By Scott A. Cupp
This is the 180th in my series of Forgotten Books.
I have been a fan of Ian McDonald ever since his first book Desolation Road was published by Bantam Books in 1988. It was an amazing book about a future Mars. Soon other novels followed, including Out on Blue Six and King of Morning, Queen of Day and the short story collection Empire Dreams. I knew from the beginning that I would be buying all his works and enjoying them for years to come.
In late 2011, Pyr Books published Planesrunner. I became aware of it because of the wonderful John Picacio cover, and I got my copy from John himself. It followed closely with the second in the series, Be My Enemy, and in 2014, Empress of the Sun continued the tale. The two subsequent books also sported Picacio covers.
The series is a wild conglomeration of steam punk and space opera and young adult coming of age. The hero of the series is a young Punjabi boy living in London named Everett Singh. His father is a quantum physicist who has been working on some very odd ideas when he is suddenly kidnapped right in front of Everett. The kidnappers seem to have vanished but Everett receives an odd email that leads to the discovery of the Infundibulum, a device that allows him to hop worlds. The kidnappers are members of the Plenipotentiary of the Ten Worlds, the ten alternate Earths which run things. Charlotte Villiers is the villain of the piece, a Plenipotentiary of one of the Earth’s. Everett’s earth is Earth 10.
When Everett operates the Infundibulum he finds himself on an Earth with no fossil fuels, where airships rule the skies. He eventually finds himself aboard the airship Everness, commanded by Captain Anastasia Sixsmyth, her adoptive daughter Sen and a wild crew.
But Everett soon finds out that with the Infundibulum he is not limited to the 10 Earths. The whole of the Multiverse is available to him.
While Everett searches for his father, Charlotte searches for Everett and the Infundibulum. Each of the Earths contains variations of the inhabitants of the other Earths. So there is an alter of Everett Singh on each of the ten worlds, as well as of his father and friends and Charlotte. Sometimes these alters are of the opposite sex.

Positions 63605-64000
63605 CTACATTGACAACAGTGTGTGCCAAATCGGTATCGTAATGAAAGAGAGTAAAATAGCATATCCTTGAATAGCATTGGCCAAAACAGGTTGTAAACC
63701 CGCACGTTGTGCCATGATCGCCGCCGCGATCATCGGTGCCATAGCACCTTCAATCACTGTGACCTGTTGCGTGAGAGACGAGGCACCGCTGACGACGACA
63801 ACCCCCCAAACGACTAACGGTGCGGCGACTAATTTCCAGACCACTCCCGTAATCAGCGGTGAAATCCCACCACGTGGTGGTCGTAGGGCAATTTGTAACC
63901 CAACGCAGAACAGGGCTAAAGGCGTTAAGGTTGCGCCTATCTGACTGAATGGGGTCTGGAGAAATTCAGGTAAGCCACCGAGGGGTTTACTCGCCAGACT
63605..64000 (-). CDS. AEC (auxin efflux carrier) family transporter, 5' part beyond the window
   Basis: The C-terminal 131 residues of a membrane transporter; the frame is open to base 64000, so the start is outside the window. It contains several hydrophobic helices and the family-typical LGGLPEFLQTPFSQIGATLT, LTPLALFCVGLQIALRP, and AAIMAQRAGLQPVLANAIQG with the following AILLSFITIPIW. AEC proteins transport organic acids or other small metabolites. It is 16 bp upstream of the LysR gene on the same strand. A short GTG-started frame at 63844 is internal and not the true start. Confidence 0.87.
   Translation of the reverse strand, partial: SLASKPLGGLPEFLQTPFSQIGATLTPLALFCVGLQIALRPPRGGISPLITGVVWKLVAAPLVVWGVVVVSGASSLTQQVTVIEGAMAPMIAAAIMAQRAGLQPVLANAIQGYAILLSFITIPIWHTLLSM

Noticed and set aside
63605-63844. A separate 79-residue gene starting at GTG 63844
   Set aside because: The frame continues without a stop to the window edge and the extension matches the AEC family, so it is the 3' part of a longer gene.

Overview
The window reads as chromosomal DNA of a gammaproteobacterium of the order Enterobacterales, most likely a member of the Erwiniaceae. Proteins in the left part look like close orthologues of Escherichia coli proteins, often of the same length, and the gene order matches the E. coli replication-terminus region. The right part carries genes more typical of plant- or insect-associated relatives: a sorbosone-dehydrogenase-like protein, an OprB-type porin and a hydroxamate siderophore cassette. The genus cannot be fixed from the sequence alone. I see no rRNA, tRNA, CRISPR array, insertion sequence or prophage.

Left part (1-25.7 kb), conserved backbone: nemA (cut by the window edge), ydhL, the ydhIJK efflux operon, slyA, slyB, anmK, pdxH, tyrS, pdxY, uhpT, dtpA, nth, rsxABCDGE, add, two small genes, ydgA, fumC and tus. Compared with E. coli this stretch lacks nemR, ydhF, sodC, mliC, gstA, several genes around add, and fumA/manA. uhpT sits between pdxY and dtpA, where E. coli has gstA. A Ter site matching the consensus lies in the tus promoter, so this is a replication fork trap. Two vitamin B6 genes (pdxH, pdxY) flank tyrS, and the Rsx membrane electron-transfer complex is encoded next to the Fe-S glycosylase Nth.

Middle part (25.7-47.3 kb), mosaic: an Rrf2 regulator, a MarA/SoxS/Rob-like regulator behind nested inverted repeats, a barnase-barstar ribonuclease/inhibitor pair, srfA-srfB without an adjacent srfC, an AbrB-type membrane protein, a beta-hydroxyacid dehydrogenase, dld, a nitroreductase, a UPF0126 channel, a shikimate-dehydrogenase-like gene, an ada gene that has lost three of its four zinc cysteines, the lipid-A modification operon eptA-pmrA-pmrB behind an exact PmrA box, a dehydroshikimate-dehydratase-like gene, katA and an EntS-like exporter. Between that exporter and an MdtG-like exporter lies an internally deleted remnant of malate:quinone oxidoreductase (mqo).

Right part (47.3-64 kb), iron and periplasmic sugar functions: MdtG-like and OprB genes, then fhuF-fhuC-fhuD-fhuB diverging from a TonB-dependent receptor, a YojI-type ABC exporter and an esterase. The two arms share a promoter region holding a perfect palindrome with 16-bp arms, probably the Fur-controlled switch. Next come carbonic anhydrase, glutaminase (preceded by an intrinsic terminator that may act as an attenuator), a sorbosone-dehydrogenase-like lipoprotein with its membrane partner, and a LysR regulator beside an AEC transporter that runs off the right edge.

There are weird alien races which react like computer viruses (the Nahn) or create highly modified versions, like Everett M. Singh in Empress of the Sun and Be My Enemy, who comes to our Earth bringing the Nahn.
And there are the Jiju, dinosaurs that did not die out in the comet disaster and therefore have a 65 million year evolutionary advance on humans in their universe. They live on a diskworld with a captive sun. The construction of this world makes Niven’s Ringworld look like a kiddie park. All the Jiju want is to get the Infundibulum and obliterate their competitors on their world and throughout the Multiverse. Cold blooded dinosaur space killers! What more could you want?
McDonald has developed the culture of the airships along gypsy terms and created the Palari language which combines terms and ideas from many other societies. A glossary is included in each volume.
Everyone in the books is pursuing something. Everett wants his father. Charlotte wants the Infundibulum and Power (with the capital P). Sen wants Everett and to work on the Everness and to please her mom. Captain Anastasia wants to take care of her ship and crew and to see whatever it is Everett can do to get to his father, pretty much in that order.
These are fun books with lots of action and adventure. The story through the three published volumes is not complete, which I disliked, but that’s pretty much the only thing I disliked about them. There does not seem to be any information about a fourth volume, but we can hope.
Check out the first one, then settle in for all three. Super advanced dinosaurs are quite a bit of fun — and nastiness.
Series organizer Patti Abbott hosts more Friday Forgotten Book reviews at her own blog, and posts a complete list of participating blogs.